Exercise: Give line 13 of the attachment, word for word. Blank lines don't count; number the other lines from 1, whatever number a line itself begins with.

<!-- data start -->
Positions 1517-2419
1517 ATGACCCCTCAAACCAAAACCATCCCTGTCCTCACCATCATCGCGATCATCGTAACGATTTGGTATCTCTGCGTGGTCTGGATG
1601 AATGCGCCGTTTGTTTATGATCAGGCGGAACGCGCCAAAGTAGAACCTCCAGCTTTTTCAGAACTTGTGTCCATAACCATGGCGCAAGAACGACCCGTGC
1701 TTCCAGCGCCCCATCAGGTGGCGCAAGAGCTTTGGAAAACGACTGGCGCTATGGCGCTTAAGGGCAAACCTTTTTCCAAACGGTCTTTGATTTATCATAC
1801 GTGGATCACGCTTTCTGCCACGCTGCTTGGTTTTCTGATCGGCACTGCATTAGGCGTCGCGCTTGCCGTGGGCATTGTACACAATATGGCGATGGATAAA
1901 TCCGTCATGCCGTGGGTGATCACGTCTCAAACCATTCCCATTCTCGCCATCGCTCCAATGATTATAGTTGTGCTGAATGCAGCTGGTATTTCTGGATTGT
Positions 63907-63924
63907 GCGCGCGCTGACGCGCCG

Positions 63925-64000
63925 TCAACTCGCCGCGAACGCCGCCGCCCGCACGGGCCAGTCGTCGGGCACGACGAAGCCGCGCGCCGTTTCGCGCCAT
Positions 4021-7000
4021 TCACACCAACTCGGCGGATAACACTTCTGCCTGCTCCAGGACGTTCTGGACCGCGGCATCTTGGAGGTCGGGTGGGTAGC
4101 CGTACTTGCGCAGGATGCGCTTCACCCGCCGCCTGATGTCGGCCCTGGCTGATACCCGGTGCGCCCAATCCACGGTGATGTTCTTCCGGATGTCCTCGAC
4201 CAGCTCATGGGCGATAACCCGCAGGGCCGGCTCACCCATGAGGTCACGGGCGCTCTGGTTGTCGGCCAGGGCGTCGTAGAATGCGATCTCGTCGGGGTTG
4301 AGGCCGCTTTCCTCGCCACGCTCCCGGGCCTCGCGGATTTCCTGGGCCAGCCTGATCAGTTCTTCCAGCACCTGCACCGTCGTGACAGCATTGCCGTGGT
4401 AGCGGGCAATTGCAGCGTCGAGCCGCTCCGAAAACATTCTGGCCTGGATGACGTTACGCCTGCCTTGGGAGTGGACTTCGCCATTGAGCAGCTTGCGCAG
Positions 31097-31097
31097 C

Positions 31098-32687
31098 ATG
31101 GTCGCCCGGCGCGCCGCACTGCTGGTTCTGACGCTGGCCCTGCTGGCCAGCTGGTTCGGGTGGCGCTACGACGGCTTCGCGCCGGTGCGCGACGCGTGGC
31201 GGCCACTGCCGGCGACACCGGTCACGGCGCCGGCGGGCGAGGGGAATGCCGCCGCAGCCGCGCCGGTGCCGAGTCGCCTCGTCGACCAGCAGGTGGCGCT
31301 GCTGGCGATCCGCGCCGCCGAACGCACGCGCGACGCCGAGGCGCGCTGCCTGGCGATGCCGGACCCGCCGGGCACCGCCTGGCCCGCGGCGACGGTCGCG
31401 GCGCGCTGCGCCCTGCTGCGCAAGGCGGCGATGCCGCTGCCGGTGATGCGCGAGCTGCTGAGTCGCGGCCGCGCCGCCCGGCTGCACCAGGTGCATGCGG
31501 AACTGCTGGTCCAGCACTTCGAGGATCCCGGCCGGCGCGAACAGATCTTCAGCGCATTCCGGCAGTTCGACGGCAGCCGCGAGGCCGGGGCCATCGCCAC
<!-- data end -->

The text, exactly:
4101 CGTACTTGCGCAGGATGCGCTTCACCCGCCGCCTGATGTCGGCCCTGGCTGATACCCGGTGCGCCCAATCCACGGTGATGTTCTTCCGGATGTCCTCGAC